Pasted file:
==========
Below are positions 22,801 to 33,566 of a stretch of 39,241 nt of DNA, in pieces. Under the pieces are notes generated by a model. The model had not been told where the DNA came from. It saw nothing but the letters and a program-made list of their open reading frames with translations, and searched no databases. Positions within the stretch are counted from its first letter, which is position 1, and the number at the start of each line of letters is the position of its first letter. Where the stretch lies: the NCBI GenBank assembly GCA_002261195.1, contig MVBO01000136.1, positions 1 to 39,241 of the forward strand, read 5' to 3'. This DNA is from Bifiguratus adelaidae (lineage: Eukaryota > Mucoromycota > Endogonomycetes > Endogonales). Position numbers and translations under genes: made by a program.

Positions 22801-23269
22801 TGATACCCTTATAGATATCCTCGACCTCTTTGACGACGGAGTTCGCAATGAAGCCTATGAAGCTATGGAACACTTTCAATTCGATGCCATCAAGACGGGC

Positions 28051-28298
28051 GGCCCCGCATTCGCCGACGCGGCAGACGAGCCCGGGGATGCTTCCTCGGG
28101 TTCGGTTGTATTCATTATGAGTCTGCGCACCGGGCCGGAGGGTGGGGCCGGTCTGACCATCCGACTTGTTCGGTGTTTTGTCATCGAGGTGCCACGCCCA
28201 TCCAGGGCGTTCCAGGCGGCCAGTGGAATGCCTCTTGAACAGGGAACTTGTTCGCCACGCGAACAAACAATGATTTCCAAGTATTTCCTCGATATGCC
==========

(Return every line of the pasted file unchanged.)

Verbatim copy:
Below are positions 22,801 to 33,566 of a stretch of 39,241 nt of DNA, in pieces. Under the pieces are notes generated by a model. The model had not been told where the DNA came from. It saw nothing but the letters and a program-made list of their open reading frames with translations, and searched no databases. Positions within the stretch are counted from its first letter, which is position 1, and the number at the start of each line of letters is the position of its first letter. Where the stretch lies: the NCBI GenBank assembly GCA_002261195.1, contig MVBO01000136.1, positions 1 to 39,241 of the forward strand, read 5' to 3'. This DNA is from Bifiguratus adelaidae (lineage: Eukaryota > Mucoromycota > Endogonomycetes > Endogonales). Position numbers and translations under genes: made by a program.

Positions 22801-23269
22801 TGATACCCTTATAGATATCCTCGACCTCTTTGACGACGGAGTTCGCAATGAAGCCTATGAAGCTATGGAACACTTTCAATTCGATGCCATCAAGACGGGC

Positions 28051-28298
28051 GGCCCCGCATTCGCCGACGCGGCAGACGAGCCCGGGGATGCTTCCTCGGG
28101 TTCGGTTGTATTCATTATGAGTCTGCGCACCGGGCCGGAGGGTGGGGCCGGTCTGACCATCCGACTTGTTCGGTGTTTTGTCATCGAGGTGCCACGCCCA
28201 TCCAGGGCGTTCCAGGCGGCCAGTGGAATGCCTCTTGAACAGGGAACTTGTTCGCCACGCGAACAAACAATGATTTCCAAGTATTTCCTCGATATGCC